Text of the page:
General

What is Property Assessed Clean Energy (PACE)?

Assessment financing is a public improvement finance mechanism that has been around for more than 100 years to fund public works projects. Property Assessed Clean Energy (PACE) was introduced in California in 2008 as a form of assessment financing to fund improvements to qualifying properties, namely projects that help to reduce energy and water usage, and which are deemed in the “public good” (like assessments for school bonds, fire districts, etc.)

Is PACE financed by the government?

There are various models for administration of PACE programs. Some programs are administered by public entities that use public funds and ratepayer dollars to finance projects, while others permit private capital providers like CleanFund to provide construction and term financing (or both).

What is the legislative mechanism for PACE?

To date, 32 state legislatures and the District of Columbia have adopted PACE legislation. Normally PACE legislation at the state level involves amending statewide laws related to property tax law and municipal finance. After state legislation has passed, PACE programs may be created at the state, county, or municipal level. Once programs are operational, projects can be financed by private financiers like CleanFund. For more information about whether your project is located in a qualifying jurisdiction, please see our PACE map.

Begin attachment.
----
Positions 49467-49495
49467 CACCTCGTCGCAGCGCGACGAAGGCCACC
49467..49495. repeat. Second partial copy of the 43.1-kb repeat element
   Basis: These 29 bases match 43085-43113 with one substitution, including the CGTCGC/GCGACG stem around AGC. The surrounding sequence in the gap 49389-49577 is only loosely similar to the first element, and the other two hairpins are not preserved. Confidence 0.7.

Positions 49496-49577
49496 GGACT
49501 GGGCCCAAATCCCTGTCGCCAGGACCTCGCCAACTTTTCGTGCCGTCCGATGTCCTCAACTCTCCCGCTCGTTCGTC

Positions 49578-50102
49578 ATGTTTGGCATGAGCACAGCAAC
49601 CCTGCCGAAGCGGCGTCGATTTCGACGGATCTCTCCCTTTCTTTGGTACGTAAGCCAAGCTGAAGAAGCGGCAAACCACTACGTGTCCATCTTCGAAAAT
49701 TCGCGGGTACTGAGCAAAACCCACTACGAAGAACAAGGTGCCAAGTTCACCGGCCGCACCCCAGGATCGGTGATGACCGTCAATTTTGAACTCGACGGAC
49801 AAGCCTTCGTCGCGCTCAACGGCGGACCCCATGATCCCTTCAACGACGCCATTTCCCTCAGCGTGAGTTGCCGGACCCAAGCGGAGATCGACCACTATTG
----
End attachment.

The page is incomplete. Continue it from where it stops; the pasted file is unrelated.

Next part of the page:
Which property types qualify for PACE financing?

CleanFund Commercial PACE financing can be used for most non-residential property, including commercial office, retail, industrial, hospitality, schools, healthcare, non-profits, specialty owner-operators, and multifamily (>4 units).

What improvements are eligible for PACE financing?

Typically, all costs associated with the installation of new components that improve energy and water efficiency of a building. This applies to retrofits, routine upgrades and, in some jurisdictions like California, new construction. Also, the costs associated with seismic strengthening (in California) and storm proofing (in Florida) are eligible. See our list of eligible items for more information.

What is an Assessment Contract?